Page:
#Gear,  What/How To Pack

#Gear – What to pack for backpacking!

I will preface this post by saying a few things…

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My slightly compulsive gear storage area! Completing this project has made packing and UNPACKING  significantly easier!

I am NOT an ultra light backpacker not do I have unlimited funds to go get the top level gear. I try to be practical with my purchases. I also like being comfortable, so I carry a few things that many ultra light backpackers do not carry, but they make me happy!
What I carry greatly depends on who I am hiking with, and what the hike will entail. When I am hiking with Zack/friends I don’t have to carry everything because we can split the shared items like a tent/bear canister etc!
In addition, everyone is different, so your list and what you deem “necessary” for a backpacking trip might be different! To me it is all about testing yourself and your gear to sort out something that works for you!
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Photo of ALL of the gear I pulled out to see what I needed/didn’t need for my first solo backpacking trip!

I will use my first solo backpacking trip because this would encompass almost everything you could need if you were going it alone…
The photo above was my starting point… it includes things that I decided I did not need that got vetted out… like a bear canister (January in the North East USA it is not required), snow shoes (my hiking plans changed, so I didn’t wind up needing them). Additionally, some of this changes by the season, obviously you won’t need snowshoes in the summer (in most climates) and your clothing might change a little!
The photo also includes things you would not need in general… All of Nova’s gear would not be something you would need to pack, unless you had a 140lb dog accompanying you!!!

Gear for Backpacking – Does not include what I packed for my dog!

Backpack:

  • 65L Osprey Ariel
    • The 65L was the perfect size for Nova & I’s single night winter gear. I would say 80% of my backpacking trips the 65L has been a touch on the large size, but since it is my go-to bag I do not mind at all!
  • Rain Fly (Large Osprey)

Hydration/Food:

Osprey Bladder with in-line Sawyer Mini
3L Bladder with in-line Sawyer Mini

Bathroom Needs:

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My galaxy theme Kula Cloth!
  • Tampons (Yay periods!)
  • Kula Cloth
    • You can read my little review here: In summary… It is the most wonderful leave no trace solution to TP for #1!
  • Toilet Paper (for #2) & ZipBlock to Carry Out TP and Tampons
  • Poop Shovel

Safety/First Aid:

Sleeping Arrangements/Shelter:

  • Sleeping Pad
  • Sleeping Bag
  • Sleeping Bag Liner
  • Pillow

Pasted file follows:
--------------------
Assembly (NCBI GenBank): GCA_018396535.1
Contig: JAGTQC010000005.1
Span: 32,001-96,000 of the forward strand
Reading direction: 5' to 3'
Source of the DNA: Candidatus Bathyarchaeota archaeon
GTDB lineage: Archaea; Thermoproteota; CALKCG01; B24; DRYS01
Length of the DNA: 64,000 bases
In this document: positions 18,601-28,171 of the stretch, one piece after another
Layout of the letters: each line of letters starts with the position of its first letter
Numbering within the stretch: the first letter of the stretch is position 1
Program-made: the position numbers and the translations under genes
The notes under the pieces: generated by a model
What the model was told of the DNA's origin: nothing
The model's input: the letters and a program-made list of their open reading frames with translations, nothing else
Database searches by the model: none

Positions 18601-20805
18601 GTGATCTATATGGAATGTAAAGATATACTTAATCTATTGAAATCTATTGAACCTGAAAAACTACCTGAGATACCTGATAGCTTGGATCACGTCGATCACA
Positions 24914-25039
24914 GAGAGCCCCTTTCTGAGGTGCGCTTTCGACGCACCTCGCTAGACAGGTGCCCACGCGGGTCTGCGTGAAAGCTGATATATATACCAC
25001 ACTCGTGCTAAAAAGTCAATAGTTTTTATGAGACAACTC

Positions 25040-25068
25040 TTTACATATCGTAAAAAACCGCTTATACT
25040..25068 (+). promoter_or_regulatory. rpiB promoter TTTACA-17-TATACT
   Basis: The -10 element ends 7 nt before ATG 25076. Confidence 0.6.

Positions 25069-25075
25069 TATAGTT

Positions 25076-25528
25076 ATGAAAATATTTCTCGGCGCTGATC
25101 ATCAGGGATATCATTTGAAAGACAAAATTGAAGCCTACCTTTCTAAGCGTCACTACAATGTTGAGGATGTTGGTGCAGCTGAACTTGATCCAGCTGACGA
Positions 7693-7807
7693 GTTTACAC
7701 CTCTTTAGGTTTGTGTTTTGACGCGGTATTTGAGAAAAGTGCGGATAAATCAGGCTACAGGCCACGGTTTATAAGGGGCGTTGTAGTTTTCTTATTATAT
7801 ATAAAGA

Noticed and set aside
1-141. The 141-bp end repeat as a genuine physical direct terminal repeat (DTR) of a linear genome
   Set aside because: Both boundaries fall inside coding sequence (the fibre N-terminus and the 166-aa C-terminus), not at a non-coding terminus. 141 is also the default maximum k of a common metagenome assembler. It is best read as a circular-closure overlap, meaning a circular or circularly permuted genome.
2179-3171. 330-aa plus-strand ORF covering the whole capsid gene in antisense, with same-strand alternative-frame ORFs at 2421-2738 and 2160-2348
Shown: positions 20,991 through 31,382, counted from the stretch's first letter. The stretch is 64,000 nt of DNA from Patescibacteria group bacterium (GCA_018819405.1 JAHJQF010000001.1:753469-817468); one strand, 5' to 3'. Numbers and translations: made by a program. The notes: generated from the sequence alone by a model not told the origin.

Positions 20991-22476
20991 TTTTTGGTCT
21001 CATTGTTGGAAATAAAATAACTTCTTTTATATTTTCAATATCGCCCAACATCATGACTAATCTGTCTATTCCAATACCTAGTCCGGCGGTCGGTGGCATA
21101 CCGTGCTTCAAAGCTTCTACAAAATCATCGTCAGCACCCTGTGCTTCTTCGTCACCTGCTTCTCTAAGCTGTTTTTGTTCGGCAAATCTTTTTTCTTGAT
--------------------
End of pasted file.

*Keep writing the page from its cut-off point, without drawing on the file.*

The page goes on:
• Tent

Miscellaneous:

  • Luci Light – For Tent Lighting
  • Hiking Poles
  • Tooth Brush & Tooth Paste
  • Body Wipe
  • Bandana
  • (1) Towel

Clothing:

  • (1) Pair of Boots
  • (2) Pairs of Socks
    • I always like to pack two pairs of socks… Putting frozen socks on the next morning is a horrible experience I do not wish to repeat!
  • (1) Pants
  • (1) Pair of Knee Height Gaiters
  • (1) Sports Bra
  • (1) Tank Top
  • (2) Long Sleeve Shirts
  • (1) Vest
  • (1) Down Jacket
  • (1) Rain Jacket
  • (2) Neck Gaiters (Buffs!)
    • Mine tend to get all snotty & moist, so I like to carry 2!
  • (1) Winter Hat
  • (1) Baseball Cap

Winter Specific – Traction Devices:

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This is what my fully packed backpack looked like! (Again, please remember this is for a winter hike, so all of my gear was bulkier AND I had packed for Nova as well, so an extra sleeping bag, sleeping pad, towel, and food for her!)

2 Comments

  • Liz Young

    Loved your list, now for an on going debate amongst our hiking group. If you are carrying a sleeping bag, why bring a bivy? Some of us just carry our sleeping bags,while a couple of others carry both the sleeping bag and bivy. I have the two person that I use for my day hikes.
    Just curious on your answer.

    • andistillhike

      I’ll have the hike that actually inspired this coming up in a week or two.. But in short, we were hiking down at sunset with soaked boots back to our campsite and only had a few items on us (puffy, rain jacket etc). Our 140lb dog decided she was pissed about the snowmelt (which we didn’t expect when setting out on this hike) and she laid down stopped hiking. Even refused to move with bribes and trying to pick her up. We spent over an hour (of sunlight) trying to convince her to continue to walk. If we hadn’t been able to get her to keep hiking we would have either had to split up so someone could get our sleeping set up (aka warm things for survival) or help.
      After that experience we decided that if any one of us got hurt and couldn’t be evacuated by the others we would want SOME kind of survival tool with us at all times to make it through a night. We chose 2 person bivy’s so the dog and a human could fit inside.
      Hope this helps with your debate!
      Plus, an added bonus, if your sleeping bag got soaked or wasn’t warm enough it is always another way to add warmth in a pinch!

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